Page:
PITTSBURGH (AP) The reminders of the greatness that came before Qadree Ollison and Darrin Hall are everywhere at Pitt.
They line the hallways at the team practice facility, where a pair of mannequins dressed as Heisman Trophy-winning running back Tony Dorsett stand at the top of the stairs. They're next door at the NFL's Pittsburgh Steelers, where ACC all-time touchdown leader James Conner is finding his way as a rookie on a club with Super Bowl aspirations. They're in the team record books, where names like Curtis Martin and LeSean McCoy seem to have whole sections devoted to their remarkable college careers.
It's a lot to live up to. Then again, that's kind of the point.
''Anywhere where you are with tradition and history and a lot of great players before you have that,'' Ollison said Tuesday. ''I don't think it's a ton of pressure. You want to live up to those expectations. You want to be as good as those guys were.''
Ollison and Hall are at the forefront of the next wave, but they're hardly newbies. Both filled in capably when Conner missed nearly the entire 2015 season while battling cancer and a knee injury. Hall ran for 257 yards and a pair of touchdowns as a freshman. Ollison was even better, sharing ACC Rookie of the Year honors after piling up 1,121 yards and 11 touchdowns.
Yet both receded into the background last fall following Conner's remarkable return following a battle with Hodgkin Lymphoma. As teammates, it was an easy transition. As competitors, not quite so much.
''It was harder to have to take a back seat but we had a successful season and I contributed in other ways,'' said Hall, who touched the ball just 38 times in 2016, barely half his 2015 total. ''We still got better. We still competed at practice.''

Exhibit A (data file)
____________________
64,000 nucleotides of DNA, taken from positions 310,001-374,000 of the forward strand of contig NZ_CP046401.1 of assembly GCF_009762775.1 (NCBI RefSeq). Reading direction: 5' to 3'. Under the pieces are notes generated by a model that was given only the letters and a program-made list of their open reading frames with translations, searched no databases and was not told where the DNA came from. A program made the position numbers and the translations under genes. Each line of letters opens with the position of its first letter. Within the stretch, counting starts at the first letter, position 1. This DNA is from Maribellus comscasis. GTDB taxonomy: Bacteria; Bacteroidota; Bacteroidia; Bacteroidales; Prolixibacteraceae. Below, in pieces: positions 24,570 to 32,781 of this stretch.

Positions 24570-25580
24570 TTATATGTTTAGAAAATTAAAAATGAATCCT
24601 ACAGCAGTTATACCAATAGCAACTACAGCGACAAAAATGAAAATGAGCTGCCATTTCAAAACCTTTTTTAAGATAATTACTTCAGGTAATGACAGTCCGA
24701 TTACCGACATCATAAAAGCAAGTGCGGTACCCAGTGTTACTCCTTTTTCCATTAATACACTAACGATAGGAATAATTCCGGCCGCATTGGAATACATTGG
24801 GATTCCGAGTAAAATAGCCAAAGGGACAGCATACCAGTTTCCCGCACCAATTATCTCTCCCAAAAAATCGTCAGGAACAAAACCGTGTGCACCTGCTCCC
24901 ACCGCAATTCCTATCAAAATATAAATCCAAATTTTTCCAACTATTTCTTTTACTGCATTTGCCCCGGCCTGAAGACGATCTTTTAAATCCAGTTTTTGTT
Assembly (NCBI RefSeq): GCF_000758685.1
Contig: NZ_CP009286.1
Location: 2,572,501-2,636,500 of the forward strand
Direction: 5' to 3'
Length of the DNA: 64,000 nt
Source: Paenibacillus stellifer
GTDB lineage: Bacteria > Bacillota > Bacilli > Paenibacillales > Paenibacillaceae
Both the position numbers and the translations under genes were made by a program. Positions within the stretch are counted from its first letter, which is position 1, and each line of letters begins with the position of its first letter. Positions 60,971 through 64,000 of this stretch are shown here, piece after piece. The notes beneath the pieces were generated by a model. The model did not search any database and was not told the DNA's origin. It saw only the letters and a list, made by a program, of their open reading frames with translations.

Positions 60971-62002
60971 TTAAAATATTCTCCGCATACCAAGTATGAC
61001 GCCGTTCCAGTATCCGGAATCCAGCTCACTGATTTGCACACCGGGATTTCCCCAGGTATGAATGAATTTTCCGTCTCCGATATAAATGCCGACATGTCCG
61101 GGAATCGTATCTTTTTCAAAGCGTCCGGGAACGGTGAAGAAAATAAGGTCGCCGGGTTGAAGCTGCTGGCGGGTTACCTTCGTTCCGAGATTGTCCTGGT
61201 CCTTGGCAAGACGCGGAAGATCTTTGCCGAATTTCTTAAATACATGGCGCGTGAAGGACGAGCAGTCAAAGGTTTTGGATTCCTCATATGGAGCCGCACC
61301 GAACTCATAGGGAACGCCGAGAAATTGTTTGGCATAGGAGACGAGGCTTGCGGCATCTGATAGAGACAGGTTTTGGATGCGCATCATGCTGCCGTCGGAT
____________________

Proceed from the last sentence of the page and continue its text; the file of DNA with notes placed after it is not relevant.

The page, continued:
Just not in the games. Ollison ran for only 127 yards on 33 carries. His longest rush was just 19 yards. He appeared in 10 of Pitt's 13 games and five times had one carry or fewer.
Ollison doesn't want to talk about what happened or what didn't. Ask him the biggest difference between himself as a junior and the player who ran for 207 yards in his first collegiate game against Youngstown State two years ago and he shakes his head. His answer? Pretty much everything.
''I'm older, wiser, smarter,'' Ollison said. ''I understand the game more. I'm able to look at defenses and know what's happening. The game is a lot slower. When I was a freshman, I was just running around like with my head cut off. Just running and it was a crazy year and it ended up being a good one. Now I'm way better.''
Pickier too. Two years ago he used his 6-foot-2, 230-pound frame to try and make a hole even if there wasn't one. Now he's more adept at pre-snap reads and has a better grasp of what the defense is trying to do.
''I'm seeing things happen before they happen,'' he said.
Just don't try to pin Ollison down on how he sees the roles shaking out when the Panthers welcome Youngstown State for the 2017 opener on Sept. 2. He pays no attention to the depth chart - the one filled with `ORs' at several positions depending on coach Pat Narduzzi's mood - or the amount of reps he, Hall, Chawntez Moss or the rest of the running backs split in practice.
''The `ORs' are there because there isn't just one guy,'' Ollison said. ''That's what makes us I think. We're all able to do a lot of the same things. Defenses can't go `OK, Darrin is in the game, we don't have to worry about him being a bruiser.' ... We're all able to do a ton of good things and we're all good at a lot of things and that's what makes us dynamic and what makes us dangerous.''
The Panthers will need Ollison, Hall and company to be more than dangerous, they'll need them to be consistent to give the quarterback (likely Southern California transfer Max Browne) and a group of largely unproven wide receivers time to figure things out.
That's fine by Hall. In an era where spread offenses are everywhere, Pitt is a bit of a throwback. The Panthers ran the ball 218 times more than they passed it while going 8-5 in 2016. For them to be successful, that ratio probably shouldn't change.
''That's our DNA,'' Hall said. ''It's our turn to step up and create our own destiny, our own legacy out of this class. Everything (Conner) did last year was good, but he's not here to do it again. Someone else has to step up and be that guy.''
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